chairman of the Foreign Claims Settlement Commission for almost a decade
before going into private practice and taking on a number of claimants
as clients, complaining about monetary losses associated with the Cuban
revolution has become increasingly risky from a public relations
standpoint. The embargo has taken on more and more political meaning,
and Cuba has become more destitute. "The corporations that have these
claims are very sensitive to bad press," Tamargo said, "so they decide
to keep a low profile and work quietly behind the scenes where
possible." (Of several corporate claimholders contacted for this story,
the only one that provided a statement by deadline was Chevron Corp.,
which now owns the claims originally filed by Texaco, and considers "the
claim to be valid and enforceable if and when there is a change in the
Cuban government.")

But regardless of how morally or politically sensitive it might be for
America's corporations and the wealthy executives who run them to claim
money from Cuba, their claims will still need to be untangled in order
for the embargo to be lifted, experts say. "The US government is
obligated by law to defend the claims of US citizens and enterprises
whose properties were expropriated by the Cuban government," wrote
Harvard professor Jorge Dominguez, a top Cuba scholar, in an e-mail. As
for how that might be done, he added, "one can imagine a range of

One possibility has been put forth by Tamargo, who advocates for an
approach that would compensate claimants—his clients among them—by
imposing a 10 percent user fee on all remittances sent to Cubans by
their American relatives, as well as all other transactions that are
allowed to take place under the current embargo rules. (While this
proposal can be seen as a tax on US residents, it is designed to come
only out of money that is entering the Cuban economy.) Another proposal
was presented several years ago by Timothy Ashby, a Miami lawyer, who
started a company designed to buy claims at a discount from their
original owners and then use them to broker a private settlement with
the Cuban government. Ashby's plan was thwarted when the Bush
administration declared it illegal, but the prospect of a negotiated
group settlement remains on the table—as long as it's carried out by the
US government, in accordance with existing law.

Perhaps the most ambitious and pragmatic solution that's been laid out
so far appeared in a lengthy report published by scholars at Creighton
University, who were given a grant in 2006 by the US Agency for
International Development to investigate the claims issue. "There was a
hope that, if through God's grace things improved and we were able to
enter into a mutually beneficial relationship with Cuba, we would be
able to pull something off the shelf and say, 'Here's how we're going to
start dealing with it,'" said Patrick Borchers, the law professor who
led the Creighton team.

Borchers and his colleagues found that untangling all the claims would
be extremely complicated: "A lot of the original corporate claimants,
through the process of 50 years worth of mergers and acquisitions, don't
even exist anymore," said Creighton's Michael Kelly, who also worked on
the report. "But the claims don't go away—they go with the mergers." One
of the largest claimants today, for example, is Starwood Resorts, a
company that didn't even exist in 1959, but received a claim on the ITT
Telegraph Tower when it acquired another company. "Starwood Resorts
doesn't want an old radio tower," Kelly said. "What they [might] want is
beachfront property."

This insight led to the proposal that the Creighton team ultimately
submitted to the government. Under the team's plan, some of those who
had lost property during Castro's nationalization campaign could be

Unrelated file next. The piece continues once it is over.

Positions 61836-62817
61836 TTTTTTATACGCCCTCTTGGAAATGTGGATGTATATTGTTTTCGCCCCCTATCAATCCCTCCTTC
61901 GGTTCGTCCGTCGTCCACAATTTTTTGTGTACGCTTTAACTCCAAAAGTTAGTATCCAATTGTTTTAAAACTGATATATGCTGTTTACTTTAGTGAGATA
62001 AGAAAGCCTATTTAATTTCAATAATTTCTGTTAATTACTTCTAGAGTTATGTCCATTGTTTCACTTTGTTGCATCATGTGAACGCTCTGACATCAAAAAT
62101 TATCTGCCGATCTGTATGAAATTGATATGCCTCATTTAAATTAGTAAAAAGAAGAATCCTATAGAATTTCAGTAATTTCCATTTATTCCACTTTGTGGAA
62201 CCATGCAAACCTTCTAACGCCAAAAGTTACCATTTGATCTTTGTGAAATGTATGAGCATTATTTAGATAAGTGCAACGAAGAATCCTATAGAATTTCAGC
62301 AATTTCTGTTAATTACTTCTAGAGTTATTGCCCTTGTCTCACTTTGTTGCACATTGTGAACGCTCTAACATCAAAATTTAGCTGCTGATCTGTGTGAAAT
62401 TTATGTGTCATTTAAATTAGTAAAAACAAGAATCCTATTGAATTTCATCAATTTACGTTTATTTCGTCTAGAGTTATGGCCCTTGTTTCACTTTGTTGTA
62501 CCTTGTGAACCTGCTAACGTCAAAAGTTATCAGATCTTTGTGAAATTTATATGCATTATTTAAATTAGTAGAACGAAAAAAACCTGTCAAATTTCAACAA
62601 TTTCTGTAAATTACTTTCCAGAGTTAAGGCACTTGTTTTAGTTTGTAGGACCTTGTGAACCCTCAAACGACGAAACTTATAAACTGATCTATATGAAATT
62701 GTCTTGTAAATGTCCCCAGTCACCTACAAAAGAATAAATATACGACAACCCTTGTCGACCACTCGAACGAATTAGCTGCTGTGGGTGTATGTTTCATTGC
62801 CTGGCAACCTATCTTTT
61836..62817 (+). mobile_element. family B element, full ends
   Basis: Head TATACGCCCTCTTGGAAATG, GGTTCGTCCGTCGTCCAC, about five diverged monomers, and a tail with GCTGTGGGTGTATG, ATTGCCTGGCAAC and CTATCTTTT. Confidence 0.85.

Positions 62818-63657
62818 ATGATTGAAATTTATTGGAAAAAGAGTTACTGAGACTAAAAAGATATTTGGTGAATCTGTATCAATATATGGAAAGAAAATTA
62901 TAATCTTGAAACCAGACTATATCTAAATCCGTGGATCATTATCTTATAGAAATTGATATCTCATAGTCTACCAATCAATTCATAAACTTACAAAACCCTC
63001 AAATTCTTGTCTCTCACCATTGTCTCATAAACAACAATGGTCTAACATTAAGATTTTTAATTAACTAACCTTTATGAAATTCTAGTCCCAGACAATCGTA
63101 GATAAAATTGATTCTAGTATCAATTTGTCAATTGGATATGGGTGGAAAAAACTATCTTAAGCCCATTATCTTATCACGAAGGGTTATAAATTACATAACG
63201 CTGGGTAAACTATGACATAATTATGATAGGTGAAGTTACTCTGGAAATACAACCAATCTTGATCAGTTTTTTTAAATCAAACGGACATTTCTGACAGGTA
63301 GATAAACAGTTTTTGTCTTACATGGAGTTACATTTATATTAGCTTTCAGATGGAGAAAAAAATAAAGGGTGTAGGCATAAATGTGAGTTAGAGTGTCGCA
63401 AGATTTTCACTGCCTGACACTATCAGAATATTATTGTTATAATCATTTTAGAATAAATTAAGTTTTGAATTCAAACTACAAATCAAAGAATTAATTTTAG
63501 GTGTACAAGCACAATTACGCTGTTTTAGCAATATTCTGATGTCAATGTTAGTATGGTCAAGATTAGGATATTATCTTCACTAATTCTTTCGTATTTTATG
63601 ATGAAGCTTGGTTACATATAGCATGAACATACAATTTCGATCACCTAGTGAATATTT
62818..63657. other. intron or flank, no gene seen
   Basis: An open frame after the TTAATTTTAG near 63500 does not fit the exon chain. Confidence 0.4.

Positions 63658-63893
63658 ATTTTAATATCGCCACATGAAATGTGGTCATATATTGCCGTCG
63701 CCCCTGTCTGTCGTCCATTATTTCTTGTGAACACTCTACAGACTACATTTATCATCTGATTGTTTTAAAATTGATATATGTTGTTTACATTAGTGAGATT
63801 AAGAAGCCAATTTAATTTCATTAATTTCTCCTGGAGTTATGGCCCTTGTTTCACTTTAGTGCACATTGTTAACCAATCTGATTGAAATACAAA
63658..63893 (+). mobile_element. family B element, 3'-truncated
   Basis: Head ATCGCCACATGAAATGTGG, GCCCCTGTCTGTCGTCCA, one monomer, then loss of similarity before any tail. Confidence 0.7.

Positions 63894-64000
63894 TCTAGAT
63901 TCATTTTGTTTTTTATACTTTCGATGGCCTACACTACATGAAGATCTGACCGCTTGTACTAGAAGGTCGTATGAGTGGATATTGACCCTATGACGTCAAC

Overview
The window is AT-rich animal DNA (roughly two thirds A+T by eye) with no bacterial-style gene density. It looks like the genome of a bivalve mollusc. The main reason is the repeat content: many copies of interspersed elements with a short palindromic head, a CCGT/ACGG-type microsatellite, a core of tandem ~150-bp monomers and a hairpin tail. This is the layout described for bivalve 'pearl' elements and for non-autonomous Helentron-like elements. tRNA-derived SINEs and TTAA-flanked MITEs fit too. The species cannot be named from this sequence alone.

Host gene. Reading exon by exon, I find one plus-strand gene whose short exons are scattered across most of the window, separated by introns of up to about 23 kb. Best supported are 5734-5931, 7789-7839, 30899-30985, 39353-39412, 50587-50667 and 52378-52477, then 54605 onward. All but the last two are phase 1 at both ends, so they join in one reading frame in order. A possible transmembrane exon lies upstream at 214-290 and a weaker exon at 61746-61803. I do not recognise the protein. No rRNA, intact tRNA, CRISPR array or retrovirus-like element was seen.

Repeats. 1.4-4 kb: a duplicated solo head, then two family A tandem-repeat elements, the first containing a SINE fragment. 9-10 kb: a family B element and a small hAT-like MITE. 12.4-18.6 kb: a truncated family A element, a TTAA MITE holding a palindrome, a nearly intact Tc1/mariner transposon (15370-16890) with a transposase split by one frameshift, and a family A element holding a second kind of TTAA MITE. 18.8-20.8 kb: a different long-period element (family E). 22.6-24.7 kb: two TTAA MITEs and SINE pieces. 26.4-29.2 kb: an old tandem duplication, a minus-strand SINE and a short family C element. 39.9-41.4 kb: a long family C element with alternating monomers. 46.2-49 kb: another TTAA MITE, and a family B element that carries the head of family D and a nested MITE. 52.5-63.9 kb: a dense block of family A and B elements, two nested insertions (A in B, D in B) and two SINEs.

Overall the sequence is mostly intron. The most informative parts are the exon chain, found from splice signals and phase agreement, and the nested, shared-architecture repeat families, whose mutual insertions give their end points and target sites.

compensated in ways that didn't involve the transfer of cash or bonds:
Instead, they could be given tax-free zones, development rights, and
other incentives to invest in the new Cuba. This, according to Borchers,
would be a win for both sides, compensating the claimants while
stimulating the Cuban economy.


NO ONE IS ARGUING that settling the property claims of Americans is
anything like the first or most important step to normalizing the US
relationship with Cuba: There are other, more formidable obstacles in
the way, as well as significant wiggle room for increasing economic
activity between the two countries without formally lifting the embargo.

"There's a scenario that I see, which is bit by bit the fundamentals of
the embargo are chiseled away by executive order, by the economic and
family ties linking Cuba and the United States, and by non-enforcement,"
said Julia Sweig, a Cuba expert at the Council on Foreign Relations. In
that scenario, the claims might someday be resolved, but wouldn't hold
the process of reintegrating the United States and Cuba hostage.

There's another big complication, too: the thousands of Cuban families
who fled to America after the revolution and had everything they owned
confiscated by the Communist regime. These Cuban exiles and their
descendants form the backbone of the most intransigent anti-Castro lobby
in the United States. If and when Cuba does open up, they're going to
want their property back as well, which will likely result in extensive
litigation in Cuba. (To address their interests, the Creighton report
proposed setting up a special tribunal in Cuba that could try to
compensate Cuban-Americans for their losses once the country had found
its feet economically.)

What will end up happening—both for the American claimants and the
Cubans who moved here after the revolution—will undoubtedly provoke
debate about what is fair when it comes to setting right the wrongs of
the past. How much debt is worth forgiving to help a country back on its
feet? And how much should private citizens expect to give up to help a
diplomatic resolution? But the provisional plans and proposals that have
been made in the meantime—whether preferential development deals or a
tax on cash flow between our two countries—reflect something else:
visions of a new Cuba, in which American economic interests and Cuban
ones are once again closely intertwined.

Leon Neyfakh is the staff writer for Ideas. E-mail

Source: Cuba, you owe us $7 billion - Ideas - The Boston Globe -